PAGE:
I can’t remember precisely when I first saw an engine camshaft or heard the word ‘overlap’, but I can only assume it must have been while I was still in short trousers. I do remember though my father taking the engine out of our car, a 1950s Ford Popular, and dismantling it on the garage floor. I’ve also never forgotten the explanation my father later gave me about the internal workings of the side valve internal combustion engine.
It was much later in life that the word ‘overlap’ in relation to engines was to enter my vocabulary, and funnily enough, and as you might expect, it was to do with camshafts and timing of the engine valves. As a reminder, valve overlap is that period when the exhaust valve is just about to close and the inlet valve has started to open. In our theoretical engine, the exhaust valve would close instantaneously at top dead centre and the inlet would open at the same time. However, the laws of physics prohibit instantaneous movement (and infinite accelerations!) and anyway, having both valves open a certain amount at the same time has advantages.
First, the delayed closing of the exhaust valve encourages the last remnants of exhaust gas trapped in the clearance volume, where the piston cannot reach, to exit down the exhaust port. And second, the opening of the intake valve before piston top dead centre allows a fresh charge to enter, helping the exhaust gas to flow out of the exhaust port and replacing it with an additional charge to be burned during the following cycle. Provided little or no fresh charge is lost through the exhaust valve, scavenging the cylinder in this way increases the total volume of intake charge and also removes the potential ‘heatsink’ effect, when heat from the following combustion process is used to heat up the trapped exhaust using heat that would otherwise be turned into power. If ever there was a case of a double whammy, this is it.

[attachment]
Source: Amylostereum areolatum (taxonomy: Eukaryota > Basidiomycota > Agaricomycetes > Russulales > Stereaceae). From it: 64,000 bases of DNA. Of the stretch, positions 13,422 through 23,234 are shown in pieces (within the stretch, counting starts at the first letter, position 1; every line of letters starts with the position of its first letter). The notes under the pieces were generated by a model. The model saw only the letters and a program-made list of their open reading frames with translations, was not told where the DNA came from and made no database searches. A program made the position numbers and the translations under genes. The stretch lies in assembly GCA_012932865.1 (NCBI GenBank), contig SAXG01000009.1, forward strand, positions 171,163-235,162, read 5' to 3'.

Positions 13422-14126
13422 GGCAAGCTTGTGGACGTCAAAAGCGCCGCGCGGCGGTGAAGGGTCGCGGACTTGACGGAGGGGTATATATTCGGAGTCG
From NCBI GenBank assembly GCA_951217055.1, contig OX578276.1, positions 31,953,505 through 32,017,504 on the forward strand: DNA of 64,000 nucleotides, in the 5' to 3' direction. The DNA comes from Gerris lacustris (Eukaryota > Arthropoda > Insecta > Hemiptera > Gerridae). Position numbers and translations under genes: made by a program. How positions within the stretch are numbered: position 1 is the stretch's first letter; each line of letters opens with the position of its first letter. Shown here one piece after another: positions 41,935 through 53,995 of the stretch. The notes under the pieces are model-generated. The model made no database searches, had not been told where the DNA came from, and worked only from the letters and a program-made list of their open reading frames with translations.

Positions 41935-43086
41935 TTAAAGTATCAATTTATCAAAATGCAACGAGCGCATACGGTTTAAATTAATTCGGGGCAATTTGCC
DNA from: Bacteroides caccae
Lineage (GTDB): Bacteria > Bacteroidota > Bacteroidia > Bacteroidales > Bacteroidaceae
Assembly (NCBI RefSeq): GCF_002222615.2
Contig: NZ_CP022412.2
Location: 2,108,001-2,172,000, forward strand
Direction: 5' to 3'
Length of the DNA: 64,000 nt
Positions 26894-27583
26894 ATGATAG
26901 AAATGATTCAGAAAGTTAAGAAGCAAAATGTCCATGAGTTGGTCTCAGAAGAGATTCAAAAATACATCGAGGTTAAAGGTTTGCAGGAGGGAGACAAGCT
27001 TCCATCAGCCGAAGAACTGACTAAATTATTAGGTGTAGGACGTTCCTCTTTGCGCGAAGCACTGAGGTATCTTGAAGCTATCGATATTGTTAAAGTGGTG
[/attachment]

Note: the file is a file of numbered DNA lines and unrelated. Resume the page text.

The amount of overlap shouldn’t be too great though, and it very much depends on the restrictions to the intake and exhaust flow, both upstream and downstream of the cylinder. At a given engine speed, a four-valve chamber for instance will usually require much less overlap than, say, a two-valve head since scavenging in the former is more efficient. On the other hand, a race engine more used to running up to 6000-7000 rpm may well require an overlap much larger than that of a road-based machine. In such cases, a race engine could demand well over 100º of overlap for maximum power, whereas our roadcar is quite happy with 15-25º.
For comparison, a few years on from my garage-floor lesson, the Coventry Climax FWMV V8 of 1965 revving to just over 10,300 rpm at the time used a constant 89º of overlap to produce its maximum power. Three years later, the Cosworth DFV revving to only 9000 rpm used 116º. In road-going cars of course, maximum power isn’t always the only target – also of primary concern is engine idle ‘quality’, the ability to exhibit a stable engine idle speed using minimum fuel and giving minimal exhaust emissions, which is why most modern road engines use variable cam timing systems to alter this overlap when the engine is running.
In this way the manufactures get to have their cake and eat it. The overlap is minimised for best idle quality but increased again as the engine speeds up to give optimum scavenging when maximum performance is demanded.
Things have come a long way from those early side valve days in my life, but the sight of those two valves sticking up at the same time out of the top of the cylinder block alongside the tops of the pistons is still lodged in my memory.
Fig. 1 - The 1965 Formula One Coventry Climax V8 valve timing
Written by John Coxon
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